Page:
Janet E. Sabel, New York, NY (Jose David Rodriguez Gonzalez of counsel), for appellant. Eric Gonzalez, District Attorney, Brooklyn, NY (Leonard Joblove, Jean M. Joyce, and Andrew S. Ayala of counsel), for respondent.
JOSEPH J. MALTESE BETSY BARROS VALERIE BRATHWAITE NELSON ANGELA G. IANNACCI, JJ.
Janet E. Sabel, New York, NY (Jose David Rodriguez Gonzalez of counsel), for appellant.
Eric Gonzalez, District Attorney, Brooklyn, NY (Leonard Joblove, Jean M. Joyce, and Andrew S. Ayala of counsel), for respondent.
DECISION & ORDER
Appeal by the defendant from an order of the Supreme Court, Kings County (Elizabeth A. Foley, J.), dated August 11, 2016, which, after a hearing, designated him a level three sex offender pursuant to Correction Law article 6-C.
ORDERED that the order is affirmed, without costs or disbursements.
Following a hearing pursuant to the Sex Offender Registration Act (see Correction Law art 6-C; hereinafter SORA), the Supreme Court designated the defendant a level three sex offender based upon, inter alia, the automatic override for having a prior felony conviction for a sex crime. The court denied the defendant's request for a downward departure.
We agree with the Supreme Court's determination denying the defendant's application for a downward departure. A defendant seeking a downward departure from the presumptive risk level has the initial burden of "(1) identifying, as a matter of law, an appropriate mitigating factor, namely, a factor which tends to establish a lower likelihood of reoffense or danger to the community and is of a kind, or to a degree, that is otherwise not adequately taken into account by the [SORA] Guidelines; and (2) establishing the facts in support of its existence by a preponderance of the evidence" (People v Wyatt, 89 AD3d 112, 128; see People v Gillotti, 23 NY3d 841, 861; see also SORA: Risk Assessment Guidelines and Commentary at 4 ). If the defendant makes that twofold showing, the court must exercise its discretion by weighing the mitigating factor to determine whether the totality of the circumstances warrants a departure to avoid an overassessment of the defendant's dangerousness and risk of sexual recidivism (see People v Gillotti, 23 NY3d at 861; People v Champagne, 140 AD3d 719, 720).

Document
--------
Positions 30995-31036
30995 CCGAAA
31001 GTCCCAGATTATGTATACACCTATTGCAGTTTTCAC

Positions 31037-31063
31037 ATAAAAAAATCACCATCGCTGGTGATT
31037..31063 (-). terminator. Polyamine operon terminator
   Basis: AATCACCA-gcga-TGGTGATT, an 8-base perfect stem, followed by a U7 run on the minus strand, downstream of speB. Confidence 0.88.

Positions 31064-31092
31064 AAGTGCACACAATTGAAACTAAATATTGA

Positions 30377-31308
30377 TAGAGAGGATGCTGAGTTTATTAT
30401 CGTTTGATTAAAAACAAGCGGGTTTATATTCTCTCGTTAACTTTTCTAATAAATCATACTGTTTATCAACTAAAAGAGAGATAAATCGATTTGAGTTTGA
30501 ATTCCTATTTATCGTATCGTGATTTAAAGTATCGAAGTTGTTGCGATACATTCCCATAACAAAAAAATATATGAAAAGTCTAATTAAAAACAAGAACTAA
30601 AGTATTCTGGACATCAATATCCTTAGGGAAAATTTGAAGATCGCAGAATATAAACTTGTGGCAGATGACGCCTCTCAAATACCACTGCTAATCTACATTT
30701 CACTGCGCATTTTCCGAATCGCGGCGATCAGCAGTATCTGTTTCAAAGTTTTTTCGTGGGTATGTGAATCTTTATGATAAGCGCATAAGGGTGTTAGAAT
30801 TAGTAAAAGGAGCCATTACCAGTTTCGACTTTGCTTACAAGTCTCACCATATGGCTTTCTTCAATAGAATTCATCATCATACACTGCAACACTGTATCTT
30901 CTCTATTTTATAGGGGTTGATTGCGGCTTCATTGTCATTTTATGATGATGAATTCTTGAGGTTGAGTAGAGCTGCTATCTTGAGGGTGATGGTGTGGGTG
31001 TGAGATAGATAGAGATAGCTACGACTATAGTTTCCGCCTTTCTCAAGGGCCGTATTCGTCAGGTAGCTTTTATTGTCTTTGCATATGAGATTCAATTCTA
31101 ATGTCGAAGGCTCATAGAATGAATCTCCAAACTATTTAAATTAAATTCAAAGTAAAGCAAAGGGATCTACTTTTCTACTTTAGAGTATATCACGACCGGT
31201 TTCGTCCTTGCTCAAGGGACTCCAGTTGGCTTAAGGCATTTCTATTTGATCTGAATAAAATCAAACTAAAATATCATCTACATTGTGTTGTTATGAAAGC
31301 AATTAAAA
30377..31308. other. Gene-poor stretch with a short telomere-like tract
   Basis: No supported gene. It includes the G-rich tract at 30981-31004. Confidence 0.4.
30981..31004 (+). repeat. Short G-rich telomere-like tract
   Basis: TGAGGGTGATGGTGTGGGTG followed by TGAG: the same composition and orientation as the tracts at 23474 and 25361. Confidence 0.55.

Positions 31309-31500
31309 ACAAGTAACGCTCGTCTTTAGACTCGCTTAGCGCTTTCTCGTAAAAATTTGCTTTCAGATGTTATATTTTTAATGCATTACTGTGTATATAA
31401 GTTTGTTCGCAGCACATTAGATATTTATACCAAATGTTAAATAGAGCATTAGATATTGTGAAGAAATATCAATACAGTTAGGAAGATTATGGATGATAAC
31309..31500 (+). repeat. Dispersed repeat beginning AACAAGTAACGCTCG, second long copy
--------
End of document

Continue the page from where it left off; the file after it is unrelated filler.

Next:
Although "a defendant's response to treatment may qualify as a ground for a downward departure where the response is exceptional," here, the defendant failed to show by a preponderance of the evidence that his response to treatment, while positive, was exceptional (People v McClendon, 175 AD3d 1329, 1331 [internal quotation marks omitted]; People v Figueroa, 138 AD3d 708, 709).
The defendant's remaining contentions are without merit.
Accordingly, we agree with the Supreme Court's determination to designate the defendant a level three sex offender.
RIVERA, J.P., MALTESE, BARROS, BRATHWAITE NELSON and IANNACCI, JJ., concur. ENTER:
Clerk of the Court